My friends John J. King and Ramona Rose King have spent their quarantine creating a new weekly web series called Home Office. Riffing on the confessional style of the original Office, each 5-ish-minute episode details the trials and tribulations of a newly married couple trying to learn how to turn their tiny apartment into a shared office space (While John and Ramona are both playing caricatures of themselves, I personally feel it's a little too-close to my own life). Even the Boston Globe has celebrated its delightfulness.
In the episode above, the Kings tackle the very important topic of workplace diversity. Maybe their experience can help you bring some new perspectives to your own home office.
With Home Office, a Boston couple concocts a workplace comedy from their tiny apartment [Terry Byrne / The Boston Globe] Read the rest
John J. King is a playwright and all-around awesome and clever dude; we were playwriting fellows together at the Huntington Theatre Company in Boston, and I also contributed some music to his Hamlet/James Bond mashup From Denmark With Love.
Now John has decided to share his work-from-home tips, in the form of a fun, dance-y music video (clothing optional). Enjoy! Read the rest
My Wirecutter colleague Thorin Klosowski has written a great new article on what not to do on your employer-issued computer. He consulted with security experts at the New York Times as well as Vantage Technology Consulting Group and more to get an overall idea of the different kinds of access levels that different companies can get.
Read the rest
Employers can install software to monitor what you do on your work-issued laptop or desktop. In the most watchful of workplaces, this may include keyloggers that can see everything you type or screenshot tools that track your productivity. What type of surveillance and security software is installed on your company computer is often based on two factors: how large the company is (and what resources it has to dedicate to this) and what type of information you deal with in your role. If you work with sensitive materials, such as health records, financial data, or government contracts, you can count on your employer keeping a careful eye on what you do.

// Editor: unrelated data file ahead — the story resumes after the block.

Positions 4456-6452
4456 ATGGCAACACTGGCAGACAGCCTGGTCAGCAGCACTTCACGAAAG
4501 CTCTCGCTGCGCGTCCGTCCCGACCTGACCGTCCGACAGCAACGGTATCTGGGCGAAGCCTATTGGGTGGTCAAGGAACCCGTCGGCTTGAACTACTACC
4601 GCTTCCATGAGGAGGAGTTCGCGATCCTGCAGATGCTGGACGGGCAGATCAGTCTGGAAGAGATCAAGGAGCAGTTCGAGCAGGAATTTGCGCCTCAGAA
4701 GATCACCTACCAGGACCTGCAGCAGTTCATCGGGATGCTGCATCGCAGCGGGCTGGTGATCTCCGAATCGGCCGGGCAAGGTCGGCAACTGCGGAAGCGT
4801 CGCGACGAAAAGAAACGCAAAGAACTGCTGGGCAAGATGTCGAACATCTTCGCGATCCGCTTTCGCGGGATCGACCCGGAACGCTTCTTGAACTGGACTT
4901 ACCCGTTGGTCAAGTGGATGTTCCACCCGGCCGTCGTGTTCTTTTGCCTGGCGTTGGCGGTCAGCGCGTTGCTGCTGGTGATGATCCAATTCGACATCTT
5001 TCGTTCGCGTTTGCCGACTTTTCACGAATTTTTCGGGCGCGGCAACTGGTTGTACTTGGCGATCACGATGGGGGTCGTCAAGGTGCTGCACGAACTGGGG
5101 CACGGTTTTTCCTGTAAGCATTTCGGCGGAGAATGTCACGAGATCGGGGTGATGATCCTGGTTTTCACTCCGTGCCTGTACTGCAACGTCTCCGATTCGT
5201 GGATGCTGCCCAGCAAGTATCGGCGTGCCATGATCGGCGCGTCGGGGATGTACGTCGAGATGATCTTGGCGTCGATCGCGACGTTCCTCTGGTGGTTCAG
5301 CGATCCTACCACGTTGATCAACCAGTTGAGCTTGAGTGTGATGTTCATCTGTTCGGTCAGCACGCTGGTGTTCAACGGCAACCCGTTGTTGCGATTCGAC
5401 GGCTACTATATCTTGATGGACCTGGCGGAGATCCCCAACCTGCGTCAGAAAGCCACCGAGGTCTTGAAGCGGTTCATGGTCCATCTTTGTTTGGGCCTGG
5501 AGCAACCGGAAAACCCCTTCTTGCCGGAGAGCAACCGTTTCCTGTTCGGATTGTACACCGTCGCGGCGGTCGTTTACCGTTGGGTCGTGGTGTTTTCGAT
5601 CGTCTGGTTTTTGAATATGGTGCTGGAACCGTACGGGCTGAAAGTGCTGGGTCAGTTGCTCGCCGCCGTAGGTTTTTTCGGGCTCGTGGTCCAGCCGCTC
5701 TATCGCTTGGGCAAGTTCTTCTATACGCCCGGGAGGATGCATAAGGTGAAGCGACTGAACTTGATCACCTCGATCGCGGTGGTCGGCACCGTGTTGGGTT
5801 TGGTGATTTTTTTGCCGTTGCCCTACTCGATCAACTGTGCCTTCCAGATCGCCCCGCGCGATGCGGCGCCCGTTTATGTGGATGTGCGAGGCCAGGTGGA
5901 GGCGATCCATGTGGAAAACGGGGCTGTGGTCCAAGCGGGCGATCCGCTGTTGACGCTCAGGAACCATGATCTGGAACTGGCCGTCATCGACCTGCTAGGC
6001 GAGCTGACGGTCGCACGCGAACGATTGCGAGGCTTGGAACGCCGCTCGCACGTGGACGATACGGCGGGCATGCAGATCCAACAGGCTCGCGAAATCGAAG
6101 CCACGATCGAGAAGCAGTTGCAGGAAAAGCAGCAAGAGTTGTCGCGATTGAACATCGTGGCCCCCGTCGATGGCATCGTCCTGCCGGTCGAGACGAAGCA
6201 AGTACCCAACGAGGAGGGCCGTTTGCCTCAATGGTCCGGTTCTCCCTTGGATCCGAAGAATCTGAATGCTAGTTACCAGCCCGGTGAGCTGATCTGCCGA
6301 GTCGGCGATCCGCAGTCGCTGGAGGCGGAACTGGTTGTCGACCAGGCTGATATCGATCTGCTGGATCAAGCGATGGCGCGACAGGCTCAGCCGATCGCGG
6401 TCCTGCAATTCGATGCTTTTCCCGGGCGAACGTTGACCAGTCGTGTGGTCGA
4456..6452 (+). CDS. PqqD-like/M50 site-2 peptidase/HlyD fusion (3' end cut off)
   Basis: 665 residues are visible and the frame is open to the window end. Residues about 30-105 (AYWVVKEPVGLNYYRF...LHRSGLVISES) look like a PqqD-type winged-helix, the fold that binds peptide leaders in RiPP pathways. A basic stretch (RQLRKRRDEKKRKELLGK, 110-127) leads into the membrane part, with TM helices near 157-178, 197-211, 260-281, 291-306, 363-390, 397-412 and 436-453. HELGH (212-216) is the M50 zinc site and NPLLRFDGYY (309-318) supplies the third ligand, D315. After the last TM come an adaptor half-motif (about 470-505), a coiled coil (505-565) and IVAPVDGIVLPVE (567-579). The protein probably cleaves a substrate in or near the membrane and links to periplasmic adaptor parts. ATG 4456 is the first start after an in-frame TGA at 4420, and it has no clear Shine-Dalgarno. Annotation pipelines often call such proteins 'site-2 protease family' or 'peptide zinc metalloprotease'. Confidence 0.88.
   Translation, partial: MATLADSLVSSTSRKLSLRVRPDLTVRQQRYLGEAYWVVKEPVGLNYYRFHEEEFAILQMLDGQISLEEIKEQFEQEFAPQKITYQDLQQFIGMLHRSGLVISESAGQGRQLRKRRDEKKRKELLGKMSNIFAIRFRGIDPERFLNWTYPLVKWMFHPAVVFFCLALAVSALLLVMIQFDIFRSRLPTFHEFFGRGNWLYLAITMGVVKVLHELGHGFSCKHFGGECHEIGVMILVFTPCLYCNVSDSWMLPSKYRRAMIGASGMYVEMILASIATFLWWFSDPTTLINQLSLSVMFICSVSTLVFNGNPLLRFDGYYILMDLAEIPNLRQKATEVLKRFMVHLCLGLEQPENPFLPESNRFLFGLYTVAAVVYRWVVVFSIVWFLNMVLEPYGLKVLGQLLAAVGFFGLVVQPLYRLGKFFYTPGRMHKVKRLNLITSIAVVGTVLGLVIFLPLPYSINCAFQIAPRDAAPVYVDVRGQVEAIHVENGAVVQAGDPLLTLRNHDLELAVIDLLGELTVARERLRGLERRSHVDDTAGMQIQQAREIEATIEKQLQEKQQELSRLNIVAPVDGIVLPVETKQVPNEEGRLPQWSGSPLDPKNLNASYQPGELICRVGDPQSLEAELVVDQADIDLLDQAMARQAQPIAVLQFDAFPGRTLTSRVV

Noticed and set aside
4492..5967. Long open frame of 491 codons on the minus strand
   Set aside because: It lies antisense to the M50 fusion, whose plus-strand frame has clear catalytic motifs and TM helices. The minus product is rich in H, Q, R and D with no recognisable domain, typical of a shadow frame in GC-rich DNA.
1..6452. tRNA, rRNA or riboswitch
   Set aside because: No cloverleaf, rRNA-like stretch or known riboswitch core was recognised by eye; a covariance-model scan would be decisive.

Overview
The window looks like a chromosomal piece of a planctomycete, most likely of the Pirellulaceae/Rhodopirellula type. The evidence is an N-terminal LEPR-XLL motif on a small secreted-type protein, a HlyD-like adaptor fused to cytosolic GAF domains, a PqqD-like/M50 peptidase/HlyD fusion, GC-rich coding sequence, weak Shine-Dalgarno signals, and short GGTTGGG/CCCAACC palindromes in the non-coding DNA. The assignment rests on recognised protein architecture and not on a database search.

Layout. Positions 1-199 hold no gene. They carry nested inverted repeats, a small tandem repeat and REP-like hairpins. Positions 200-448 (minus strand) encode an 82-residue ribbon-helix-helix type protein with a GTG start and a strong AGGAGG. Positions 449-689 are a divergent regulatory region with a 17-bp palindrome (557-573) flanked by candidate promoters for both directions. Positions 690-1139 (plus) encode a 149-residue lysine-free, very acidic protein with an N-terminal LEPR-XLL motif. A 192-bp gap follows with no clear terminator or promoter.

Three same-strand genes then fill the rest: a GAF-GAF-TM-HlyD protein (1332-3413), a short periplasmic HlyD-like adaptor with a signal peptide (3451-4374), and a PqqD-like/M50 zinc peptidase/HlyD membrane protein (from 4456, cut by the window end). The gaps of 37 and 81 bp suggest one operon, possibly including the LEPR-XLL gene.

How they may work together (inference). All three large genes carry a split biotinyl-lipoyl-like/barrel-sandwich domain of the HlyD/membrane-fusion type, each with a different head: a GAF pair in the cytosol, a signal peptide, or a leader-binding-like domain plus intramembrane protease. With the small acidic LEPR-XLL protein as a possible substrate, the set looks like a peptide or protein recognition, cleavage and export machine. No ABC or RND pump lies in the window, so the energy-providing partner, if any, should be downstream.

For most of us, the fear of being heavily surveilled at work is unwarranted. Jesse Krembs, senior information security analyst at The New York Times, said, “Without supporting evidence, at scale this is pretty rare. It tends to generate a lot of useless data, rope the employer into liability issues, and generally make the team that monitors these surveillance systems miserable. That being said, almost all large companies have a targeted program for doing this, especially for dealing with suspected insider threat or fraud.”